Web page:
Forget getting rid of Var. Too much has been invested in it to throw it all away. Fifa loves it and is determined to make it work. The issue is not the technology. It is the way it is being used.
We should not become ‘anti-technology’ because of the Var problems. Nobody has a bad word to say about goal-line technology, for example. It was a fantastic innovation. Now we can see clearly whether the ball has crossed the line. It is black and white, and waiting for the referee’s signal adds to the drama. The whole process is quick and unobtrusive.
The challenge for those running Var is to significantly reduce the level of interference in the others key areas; offsides, penalties and red cards.
Used correctly, Var can work. The automated offside system used by Uefa is far superior to that used in the Premier League. English football needs to get on board with that right away.
I understand the frustration from fans having to wait before celebrating goals, but the pluses outweigh the minuses because offside is also black and white. There would be uproar if a player were three yards offside in a hugely consequential game but the goal was given.
But goal technology and offside is where we should draw the line, so to speak.
For me, the biggest issues to be addressed moving forward is how Var deals with penalties and red cards. The officials watching on TV are too busy getting involved where there is no compulsion to do so.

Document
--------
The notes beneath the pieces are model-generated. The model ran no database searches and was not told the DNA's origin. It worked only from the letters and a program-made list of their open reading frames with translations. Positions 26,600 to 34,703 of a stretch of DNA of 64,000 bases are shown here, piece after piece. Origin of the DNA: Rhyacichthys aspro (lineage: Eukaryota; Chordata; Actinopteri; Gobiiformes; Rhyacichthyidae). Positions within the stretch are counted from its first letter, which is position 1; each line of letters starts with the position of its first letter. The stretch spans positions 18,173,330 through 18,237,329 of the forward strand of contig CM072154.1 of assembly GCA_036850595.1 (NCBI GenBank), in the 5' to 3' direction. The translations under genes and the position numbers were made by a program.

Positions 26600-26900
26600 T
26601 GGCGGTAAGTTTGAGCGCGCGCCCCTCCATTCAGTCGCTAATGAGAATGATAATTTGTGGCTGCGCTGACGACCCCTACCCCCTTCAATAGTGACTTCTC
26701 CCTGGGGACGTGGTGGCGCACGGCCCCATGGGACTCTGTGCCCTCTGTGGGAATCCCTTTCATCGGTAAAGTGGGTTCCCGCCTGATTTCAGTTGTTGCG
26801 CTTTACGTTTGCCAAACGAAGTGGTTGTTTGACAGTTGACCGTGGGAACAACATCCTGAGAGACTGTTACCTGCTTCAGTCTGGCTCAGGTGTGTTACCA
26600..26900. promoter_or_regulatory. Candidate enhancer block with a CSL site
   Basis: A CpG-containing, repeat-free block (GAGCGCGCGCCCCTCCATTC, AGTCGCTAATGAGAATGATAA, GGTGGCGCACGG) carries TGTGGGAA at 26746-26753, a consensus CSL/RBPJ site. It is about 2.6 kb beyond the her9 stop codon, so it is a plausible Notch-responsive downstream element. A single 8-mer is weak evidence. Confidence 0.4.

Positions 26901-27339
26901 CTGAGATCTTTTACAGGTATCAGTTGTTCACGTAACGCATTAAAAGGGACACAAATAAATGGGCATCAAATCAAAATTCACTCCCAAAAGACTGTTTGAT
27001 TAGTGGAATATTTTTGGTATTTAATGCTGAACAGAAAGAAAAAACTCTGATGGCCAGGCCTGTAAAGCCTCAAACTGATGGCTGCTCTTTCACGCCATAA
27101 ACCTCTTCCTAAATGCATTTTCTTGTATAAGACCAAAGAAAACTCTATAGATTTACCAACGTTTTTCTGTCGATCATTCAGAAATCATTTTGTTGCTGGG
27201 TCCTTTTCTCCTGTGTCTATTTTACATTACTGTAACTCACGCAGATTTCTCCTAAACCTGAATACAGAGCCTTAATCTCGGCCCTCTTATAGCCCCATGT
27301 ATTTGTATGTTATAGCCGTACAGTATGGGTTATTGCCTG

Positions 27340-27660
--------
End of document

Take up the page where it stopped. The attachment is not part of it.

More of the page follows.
In particular, there needs to be an urgent rethink to reduce the number of sendings off.
A red card used to be an event in itself. I attended the 1985 FA Cup final when Kevin Moran became the first to be sent off in that fixture after a professional foul on Peter Reid. The threshold was so high, it was a rarity.
Now it is more surprising if a high-profile fixture finishes with 22 players on the pitch.
The introduction of Var has contributed to an increase in the number of cards being shown, as well as having led to the recent clampdown on time-wasting.
There were 30 red cards in the Premier League last season. Eleven games in, there have already been 25. Is the game more ill-disciplined? No. The use of Var is a negative influence here. As neutrals, we do not want unnecessarily uneven contests.
We have to accept that football is unlike other sports and the speed and pace of a game in the stadium feels much different than on television.
That is the most infuriating consequence of red-card challenges and penalties – particularly handballs – being determined by Var seconds after the event.
Look at Marcus Rashford’s sending off in the Champions League on Wednesday night. The referee was in the perfect position five yards away, with the ideal angle to make a decision in real time. Slow motion and still images are not the right indicator of what happens at full speed. Football is not played in slow motion.